It’s also a good idea to remind the patient to review the document carefully and notify the practice of any questions regarding PHI privacy, while also politely requesting that they provide their signature at the end to confirm their acceptance of your policies.

Disclose Potential Uses of Medical Records

Since you aren’t likely to personalize your privacy policy form for each patient and his or her personal situation (nor should you), it’s important to provide a number of possible occurrences that could call for the safe sharing of medical records.

Here are some examples of reasons why a healthcare provider might need to disclose PHI at their own discretion:

– Treatment: This includes sharing information with other specialists involved in a patient’s healthcare plan, or for any additional services needed.

– Payment: Information may need to be shared with an internal billing department or third-party billing vendor to properly bill patients and healthcare insurance plans.

– Healthcare Operations: This covers any internal needs to help a practice maintain a high level of care. This could include evaluating a team member’s performance or upgrading practice procedures.

– Appointment Scheduling: Administrative members of a practice may need access to treatment information so they can properly schedule appointments or follow-ups, or provide helpful appointment reminders to the patient.

– Research: If a research study has been approved by an authorized institutional review or a privacy board, then PHI may be shared for learning purposes, but with any identifying information redacted.

-Legal: A practice may need to disclose PHI if required to do so by federal, state, or local law. This could be for a number of reasons, including lawsuits, criminal cases, or government-mandated compensation programs.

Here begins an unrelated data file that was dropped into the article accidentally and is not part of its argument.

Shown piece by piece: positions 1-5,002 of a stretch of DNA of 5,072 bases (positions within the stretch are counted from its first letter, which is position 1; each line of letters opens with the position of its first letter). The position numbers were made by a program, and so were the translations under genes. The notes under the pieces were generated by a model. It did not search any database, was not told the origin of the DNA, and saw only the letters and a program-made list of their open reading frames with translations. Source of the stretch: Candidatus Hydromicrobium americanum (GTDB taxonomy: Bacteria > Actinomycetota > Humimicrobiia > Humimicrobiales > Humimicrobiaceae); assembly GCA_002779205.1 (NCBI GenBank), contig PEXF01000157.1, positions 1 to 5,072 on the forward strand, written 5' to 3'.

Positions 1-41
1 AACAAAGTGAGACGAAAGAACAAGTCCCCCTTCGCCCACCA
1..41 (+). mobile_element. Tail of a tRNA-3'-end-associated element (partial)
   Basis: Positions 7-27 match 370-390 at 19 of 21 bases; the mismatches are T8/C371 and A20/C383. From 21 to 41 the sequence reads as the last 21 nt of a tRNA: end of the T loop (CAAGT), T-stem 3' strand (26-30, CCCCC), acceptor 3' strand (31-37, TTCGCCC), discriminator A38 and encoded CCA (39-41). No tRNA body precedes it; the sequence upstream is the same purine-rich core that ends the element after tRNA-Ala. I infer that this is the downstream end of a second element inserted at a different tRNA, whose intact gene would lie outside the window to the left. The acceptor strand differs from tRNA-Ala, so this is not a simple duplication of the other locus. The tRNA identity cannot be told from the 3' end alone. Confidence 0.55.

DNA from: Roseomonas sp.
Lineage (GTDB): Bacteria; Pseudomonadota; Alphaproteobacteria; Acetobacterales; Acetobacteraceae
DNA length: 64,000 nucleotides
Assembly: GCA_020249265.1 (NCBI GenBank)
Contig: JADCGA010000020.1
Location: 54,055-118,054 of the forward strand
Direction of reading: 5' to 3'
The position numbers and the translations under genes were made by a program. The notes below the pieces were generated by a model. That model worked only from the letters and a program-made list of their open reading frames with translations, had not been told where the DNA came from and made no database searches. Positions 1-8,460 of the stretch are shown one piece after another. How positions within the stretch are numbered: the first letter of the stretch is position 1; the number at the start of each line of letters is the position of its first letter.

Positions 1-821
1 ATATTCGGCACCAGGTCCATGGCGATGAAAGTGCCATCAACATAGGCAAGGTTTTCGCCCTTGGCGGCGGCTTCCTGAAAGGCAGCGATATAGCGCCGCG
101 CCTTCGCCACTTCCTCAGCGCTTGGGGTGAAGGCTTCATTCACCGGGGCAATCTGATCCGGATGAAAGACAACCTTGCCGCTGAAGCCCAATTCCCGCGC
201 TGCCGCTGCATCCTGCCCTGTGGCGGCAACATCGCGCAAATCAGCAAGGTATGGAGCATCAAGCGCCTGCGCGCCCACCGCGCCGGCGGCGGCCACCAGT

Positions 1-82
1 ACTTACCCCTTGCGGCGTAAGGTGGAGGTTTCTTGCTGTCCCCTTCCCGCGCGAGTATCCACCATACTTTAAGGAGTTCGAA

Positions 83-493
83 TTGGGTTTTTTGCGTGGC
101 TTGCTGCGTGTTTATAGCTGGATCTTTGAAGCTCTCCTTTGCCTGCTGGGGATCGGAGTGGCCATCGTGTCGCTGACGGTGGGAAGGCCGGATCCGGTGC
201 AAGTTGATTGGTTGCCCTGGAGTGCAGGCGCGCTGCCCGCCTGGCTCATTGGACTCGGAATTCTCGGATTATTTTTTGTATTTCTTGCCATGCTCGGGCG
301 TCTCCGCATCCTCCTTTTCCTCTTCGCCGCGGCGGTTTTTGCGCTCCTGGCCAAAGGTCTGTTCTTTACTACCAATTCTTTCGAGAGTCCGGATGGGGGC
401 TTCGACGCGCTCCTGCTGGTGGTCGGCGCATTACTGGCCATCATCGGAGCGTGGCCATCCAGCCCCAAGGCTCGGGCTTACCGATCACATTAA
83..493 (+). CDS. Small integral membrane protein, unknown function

Your practice may deem other circumstances necessary, in which case you should detail them on your privacy policy form. Please note that using PHI for any marketing purposes or disclosures that constitute a sale of information must be explicitly signed off on by the patient.

Closing & Signature

Reiterate to the patient that for any other circumstances not included on the privacy policy form you will reach out for written authorization.

It’s also important to remind the patient that they have the right to request their own medical records at any time.

At the end of the form, ask the patient to sign their name if they understand and agree to the terms of your privacy policy. As noted in our sample, you may choose to use a sentence along the lines of, “Please sign to indicate you understand our practice’s use of your information for treatment, payment, and healthcare operations as stated above.”

Delivering a Privacy Policy Form

Privacy policy form

Much like when we discussed consent to treatment forms, having the ability to share forms digitally is a huge advantage of both the patient and the healthcare provider.

For the patient, receiving a practice’s privacy policy form ahead of a scheduled appointment gives them the time needed to thoroughly review and understand the document. This is a better scenario than feeling the need to rush through it during check-in, and can significantly cut down on wait time.

Having the digital form also ensures that a patient has access to a copy of the privacy policy whenever they need, eliminating the need to ask for a paper copy (though they are certainly allowed to do so at any time) or the possibility of misplacing that document.

By using a trusted partner like IntakeQ, you can rest assured that all electronic forms are properly protected and secure under HIPAA-mandatory conditions. Plus, with the easy option to obtain signatures electronically, all the pesky “paperwork” can be handled in advance of an appointment at a time that is most convenient for the patient.

Free Download: Quick Tips for Staying HIPAA Compliant

The Bottom Line

Failing to provide patients with a comprehensive privacy policy form can get you in a lot of hot water, plus it denies your patients the rights that they so clearly deserve.

Be sure to protect both your patients and your practice’s integrity by offering each new patient a detailed and easy-to-understand account of how their PHI could potentially be used. This will help to mitigate any misunderstandings or claims down the line, plus help secure your position as a loyal healthcare partner.

We here at IntakeQ are available to help create these forms for you, or take your existing paper documents and turn them into convenient electronic forms—all you have to do is ask!